A transgender student’s desire to use the girls’ locker room at her school has been a source of debate and division in her northwest suburban community for weeks. Federal officials gave Palatine-based Township High School District 211 30 days to reach an access agreement, or risk losing up to $6 million in funding and face possible litigation for violating Title IX gender equality law.
The board voted 5-2 last week in favor of an agreement that gives the student access to the locker room — but requires her to change and shower in a separate, private area.
But questions about the scope of the agreement—whether it applied to the entire district or, just the complainant—led to more confusion and quickly threatened the compromise’s implementation. Superintendent Dan Cates expressed anger when federal officials implied it was a district-wide policy.
In a statement he said he was, “outraged by the mischaracterizations in the press by Catherine Lhamon of the Office for Civil Rights, and her blatant disregard for the facts of the negotiated agreement.”
The district called for an emergency meeting Monday to consider rescinding the agreement. Hundreds showed up at Conant High School for public comments before the board met in private to vote. Before the meeting, the OCR sent a letter to the school district’s attorneys, to clarify its position.
In the end, the board voted to uphold its agreement, saying it was the best course of action for the student while balancing the needs of all the district’s teenage students.
A spokesperson for the OCR, Dorie Nolt said, “We are pleased that the district has chosen to live up to the binding agreement it made and to its obligations under federal civil rights law.”
But while the governing bodies involved in the matter have come to terms, many still have concerns about how it will be implemented, and or enforced; and its impact on the student and her community.
At the center of this story is a young transgender woman.
Though, she’s only been heard from through her representation at the American Civil Liberties Union of Illinois. She is referred to, in various statements and documents, as “Student A,” and her exact high school has not been identified in order to protect her privacy. The student was born male but has identified, and lived, as a female for several years.
District 211 has five high schools with over 11,000 students. Student A’s parents said that their daughter was, at times, inconsolable when she was denied access and therefore treated differently than other girls.
In mid-November, they anonymously posted a letter to the ACLU’s website, titled, “Our child is a girl.”
They explained that they too struggled to understand that gender identity is different from one’s sexual orientation.
“If she was segregated, forced to use separate facilities, it would signal to others that it was acceptable to treat her differently,“ they wrote.
The family says it went to great lengths to ensure Student A would not be discriminated against: They legally changed her name and obtained a passport which identified her gender as female and documented medical treatments for gender dysphoria.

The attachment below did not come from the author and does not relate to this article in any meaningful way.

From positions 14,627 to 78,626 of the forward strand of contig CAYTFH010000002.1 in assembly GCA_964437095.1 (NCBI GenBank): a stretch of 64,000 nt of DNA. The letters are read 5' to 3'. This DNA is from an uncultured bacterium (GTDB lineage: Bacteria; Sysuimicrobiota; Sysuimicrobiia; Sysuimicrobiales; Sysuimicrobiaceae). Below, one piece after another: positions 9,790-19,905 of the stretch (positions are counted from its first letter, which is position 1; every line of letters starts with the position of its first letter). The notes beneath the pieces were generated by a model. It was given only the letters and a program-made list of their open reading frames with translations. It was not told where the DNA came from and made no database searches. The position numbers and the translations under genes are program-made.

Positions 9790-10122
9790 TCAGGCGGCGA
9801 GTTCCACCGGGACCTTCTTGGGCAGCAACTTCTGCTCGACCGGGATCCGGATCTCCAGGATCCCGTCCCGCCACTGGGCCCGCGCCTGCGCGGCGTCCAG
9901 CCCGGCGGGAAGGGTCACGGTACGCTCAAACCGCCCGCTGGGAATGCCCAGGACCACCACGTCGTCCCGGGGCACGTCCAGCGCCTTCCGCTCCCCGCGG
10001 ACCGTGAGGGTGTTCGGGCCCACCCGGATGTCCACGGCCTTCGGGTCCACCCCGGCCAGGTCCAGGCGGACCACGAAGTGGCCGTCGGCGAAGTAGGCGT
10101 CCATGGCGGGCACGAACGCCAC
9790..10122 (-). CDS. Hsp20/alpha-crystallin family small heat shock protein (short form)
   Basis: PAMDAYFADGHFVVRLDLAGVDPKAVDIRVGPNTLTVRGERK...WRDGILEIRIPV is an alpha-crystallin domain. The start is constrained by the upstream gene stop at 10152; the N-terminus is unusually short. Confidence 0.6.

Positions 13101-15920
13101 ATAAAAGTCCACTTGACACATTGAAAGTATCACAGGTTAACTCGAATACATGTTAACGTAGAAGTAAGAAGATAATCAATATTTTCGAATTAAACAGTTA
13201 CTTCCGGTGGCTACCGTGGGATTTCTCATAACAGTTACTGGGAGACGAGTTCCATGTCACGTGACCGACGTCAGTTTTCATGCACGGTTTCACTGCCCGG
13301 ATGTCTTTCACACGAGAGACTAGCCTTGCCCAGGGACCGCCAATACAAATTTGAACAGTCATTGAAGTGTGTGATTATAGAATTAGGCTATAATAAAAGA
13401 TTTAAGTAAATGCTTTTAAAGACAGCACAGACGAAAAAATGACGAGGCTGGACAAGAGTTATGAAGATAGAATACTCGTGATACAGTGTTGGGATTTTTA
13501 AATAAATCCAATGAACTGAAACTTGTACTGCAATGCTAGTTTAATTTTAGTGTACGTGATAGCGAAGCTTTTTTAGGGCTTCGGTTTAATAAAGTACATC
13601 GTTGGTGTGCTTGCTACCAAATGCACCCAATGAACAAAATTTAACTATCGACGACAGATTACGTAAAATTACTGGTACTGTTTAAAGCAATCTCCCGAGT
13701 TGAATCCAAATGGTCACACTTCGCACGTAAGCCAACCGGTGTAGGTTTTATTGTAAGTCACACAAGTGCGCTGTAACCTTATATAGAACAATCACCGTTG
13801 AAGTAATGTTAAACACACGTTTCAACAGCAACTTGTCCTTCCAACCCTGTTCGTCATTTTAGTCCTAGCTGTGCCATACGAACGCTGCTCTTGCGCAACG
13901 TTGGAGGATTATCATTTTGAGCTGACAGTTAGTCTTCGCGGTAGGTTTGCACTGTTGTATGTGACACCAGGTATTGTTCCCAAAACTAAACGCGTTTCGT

Her parents said that some of the opinions and comments on their daughter’s case have been “hurtful and difficult to read” but are, overall, pleased that the issue was in the public discourse.
“We are hopeful that those with open minds and hearts will come to a place of acceptance,” her parents wrote.
Parents like Hannah Garst have found their community at the center of a controversial and, at-times hostile discussion. Garst lives in Palatine, and her two children will go to the district’s high schools.
Garst said she supports the transgender student.
“Separate is not equal,” Garst said. “As a parent and as a member of the community, I think that when we discriminate against any one of our students or any one of our citizens, it has a negative effect on all of us.”
She also thinks the school could have handled the situation differently.
“I really hope that the school takes the opportunity to educate all the students and to help them understand what does transgender mean,” Garst said. “As educators, no one’s in a better position to engage and educate both the public and these students about trans issues.”
But not everyone agrees with Garst. One of the most vocal groups at the meetings was one called Parents for Privacy.
On its website, the group states, “Any access, even so-called ‘restricted access’ with the condition of using privacy curtains, still does not protect the basic privacy rights of minor girls in the locker room…Allowing students to use opposite-sex restrooms and locker rooms seriously endangers students’ privacy and safety, undermines parental authority, and violates other students’ free exercise rights.”
The school district has until January 15, 2016 to provide the student access to the locker room. Additionally, District 211 must consult with a third-party expert in gender identity within 30 days. The agreement also states that the district does not admit any violation of federal law.
The ACLU’s John Knight represents the student’s interests in the matter.
“We are thrilled that this agreement has stayed in place, (but) we are not at all happy with the district’s handling of this matter and their public statements about my client,” Knight said.
And if the student changes her mind about using the privacy curtains, Knight said he feels confident that the OCR defend her wishes.
“At the moment, no other transgender student has come forward and said, ‘I want access,’” Knight said. “If that happens, then I would expect OCR would demand equal treatment for those students.”
The school district will be monitored until June 30, 2017.
Ultimately, Knight said, “we just need to see how this plays out.”
Meredith Francis is a news desk intern. Follow her @MMLFrancis